This month, we’re continuing our Art Starts With series with a theme that harkens back to the eras and the people who came before us. In September, Art Starts with Heritage. The San Luis Obispo area has a history as a home to first indigenous Native Americans such as the Chumash, who lived here for many thousands of years, and later to Mexican peoples who had gained independence from Spain during the Rancho Era in the 1800s. Signs of these periods of our local history remain all around us and continue to be vividly represented in our community, and we are proud to highlight that heritage.
For our tour this month, we’ve selected four pieces of public art around SLO that pay homage to parts of our heritage and the people who preceded us, and whose cultural influence and artistry is alive and brilliantly shines through the current makeup of the city. This Art Starts with Heritage tour is the latest in a series that began back in February. We’ve been highlighting the vast selection of amazing public art all around SLO with a different theme each month. SLO has more than 100 pieces of public art on display, and we’ve designed these walking tours to help you find them! Check out our other public art tours from February, March, April, May, June, July and August to see more.
Now, let’s head out on a walking tour of four public artworks rich in SLO heritage …
STOP 1: Mariachi SLO
- Artist: Julie Frankel and Marcie Hawthorne
- Location: At the corner of Monterey Street and Grand Avenue
Our first stop on this month’s tour is one of SLO’s many utility box murals, located at the intersection of Monterey Street and Grand Avenue, near the Veterans Hall and the south entrance to Cal Poly’s campus. The box was painted in 2012 by Julie Frankel and Marcie Hawthorne, both local artists.
The colorful box is painted on each side with different members of a mariachi band, a traditional type of Mexican folk music that no doubt would have been played around SLO County during California’s Rancho Era in the 1800s. The striped motif in the background is reminiscent of a Mexican serape, while the musicians don traditional attire.
STOP 2: Chumash Pictographs
- Artist: Jim Jacobson
- Location: At the downtown SLO Creek walk near Broad Street
Next, head into the downtown area and take a stroll along the San Luis Obispo Creek, on the walking path. Near the Broad Street end of the path, outside of the SLO Museum of Art, you’ll find a metal sculpture by local artist Jim Jacobson. Installed in 1999, this sculpture depicts stylized versions of Chumash pictographs.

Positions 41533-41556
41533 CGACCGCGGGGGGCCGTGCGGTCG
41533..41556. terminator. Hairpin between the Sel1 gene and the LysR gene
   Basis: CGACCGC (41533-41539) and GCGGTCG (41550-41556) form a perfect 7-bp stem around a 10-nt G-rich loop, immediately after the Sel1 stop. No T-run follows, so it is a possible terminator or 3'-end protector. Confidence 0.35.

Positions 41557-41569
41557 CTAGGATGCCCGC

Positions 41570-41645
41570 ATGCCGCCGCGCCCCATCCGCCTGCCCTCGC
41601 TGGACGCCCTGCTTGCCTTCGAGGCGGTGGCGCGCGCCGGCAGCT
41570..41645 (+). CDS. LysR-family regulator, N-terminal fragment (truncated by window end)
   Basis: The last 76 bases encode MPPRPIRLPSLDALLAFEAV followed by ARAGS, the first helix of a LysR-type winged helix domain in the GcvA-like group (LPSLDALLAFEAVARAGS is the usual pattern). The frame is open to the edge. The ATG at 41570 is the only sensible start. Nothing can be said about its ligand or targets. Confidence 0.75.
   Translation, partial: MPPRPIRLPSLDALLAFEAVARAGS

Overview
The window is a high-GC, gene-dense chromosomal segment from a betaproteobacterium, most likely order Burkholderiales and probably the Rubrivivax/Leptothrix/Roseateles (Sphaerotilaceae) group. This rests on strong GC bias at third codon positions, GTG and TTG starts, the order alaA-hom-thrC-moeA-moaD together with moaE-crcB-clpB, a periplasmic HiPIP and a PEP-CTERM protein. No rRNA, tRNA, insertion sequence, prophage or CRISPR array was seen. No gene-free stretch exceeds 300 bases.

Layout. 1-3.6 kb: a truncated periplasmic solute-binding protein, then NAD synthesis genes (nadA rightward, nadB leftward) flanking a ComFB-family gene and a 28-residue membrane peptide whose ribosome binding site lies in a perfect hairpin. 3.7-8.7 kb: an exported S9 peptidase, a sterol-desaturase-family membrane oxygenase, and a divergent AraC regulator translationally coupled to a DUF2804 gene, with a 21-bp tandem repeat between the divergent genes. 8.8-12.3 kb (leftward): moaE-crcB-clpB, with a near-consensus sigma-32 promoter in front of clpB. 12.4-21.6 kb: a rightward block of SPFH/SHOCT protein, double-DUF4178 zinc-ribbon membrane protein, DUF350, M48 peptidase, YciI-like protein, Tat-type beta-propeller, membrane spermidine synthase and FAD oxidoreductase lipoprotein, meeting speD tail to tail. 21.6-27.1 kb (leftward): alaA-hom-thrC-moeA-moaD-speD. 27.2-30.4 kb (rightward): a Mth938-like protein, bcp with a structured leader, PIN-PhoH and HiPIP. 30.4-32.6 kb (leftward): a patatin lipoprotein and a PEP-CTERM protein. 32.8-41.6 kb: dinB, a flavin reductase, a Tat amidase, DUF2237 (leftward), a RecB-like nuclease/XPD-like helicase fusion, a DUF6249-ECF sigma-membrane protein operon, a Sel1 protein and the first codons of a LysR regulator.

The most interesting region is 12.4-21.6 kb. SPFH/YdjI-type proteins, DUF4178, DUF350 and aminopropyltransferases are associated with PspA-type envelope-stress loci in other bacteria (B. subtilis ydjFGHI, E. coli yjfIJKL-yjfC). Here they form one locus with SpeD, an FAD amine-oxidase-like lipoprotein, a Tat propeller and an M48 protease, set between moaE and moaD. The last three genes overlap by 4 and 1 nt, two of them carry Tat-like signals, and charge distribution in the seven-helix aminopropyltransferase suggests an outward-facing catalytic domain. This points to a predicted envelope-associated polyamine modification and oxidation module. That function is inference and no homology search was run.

The hunter-gatherer society of Chumash Native Americans lived in the San Luis Obispo area, as well as up and down the Central Coast, for 14,000 years. They are perhaps best known for their colorful cave paintings, or pictographs, depicting people, animals, nature motifs, geometric patterns and more. Many had ties to spiritual practices and astronomical events.
STOP 3: Oh Great Spirit
- Artist: Nell Banister Scruggs
- Location: At the corner of Prado Road and South Higuera Street
Next, head south of downtown on Higuera Street, to the intersection at Prado Road, near the entrance to the Bob Jones Trail for walking and cycling. Here you’ll find one of the larger and most noticeable works of SLO public art, a towering bronze statue known as Oh Great Spirit. This art piece honors the sensitive connection between the people, plants, medicine and health that Native Americans first discovered along our coastline.
The 12-foot bronze sculpture is actually one of three that were cast from an original that was just 16 inches tall by sculptor Nell Banister Scruggs. In 2009, the three large versions were cast and donated as public installations in Thousand Oaks, California (where the artist had retired), in Asheville, North Carolina (where she grew up), and right here in SLO, where the artist’s son lived.
STOP 4: Storyboard
- Artist: Jim Jacobson
- Location: At the corner of Los Osos Valley Road and Madonna Road
Local sculptor Jim Jacobson makes another appearance on our tour at stop No. 4, at the intersection of Los Osos Valley Road and Madonna Road, a highly trafficked corner. The local metalwork specialist was quoted for KCET in 2016 saying, “I’ve taken an interest in our local heritage. I’m not sure why. … Accenting the history of the site makes you feel more a part of your community. You have a better understanding of what has gone in the past, not just what you see today.”
Indeed, for his Storyboard piece that caps off our September tour, Jacobson pored over historical property records to find all the occupants he could who had ever lived on the DeVaul Ranch land where the 2004 sculpture would sit. Made of brick, river rock and powder-coated steel, the tower is decorated with icons representing the Irish Hills, the coastal live oak tree, the grizzly bear, Chumash pictographs, Mission De Tolosa and cattle brands for Captain John Wilson, Harry Forman, RJ Bullock and DeVaul Ranch.
That’s it for our Art Starts with Heritage tour. Don’t forget to follow us on Instagram to see video tours each month during our “Art Starts With” program.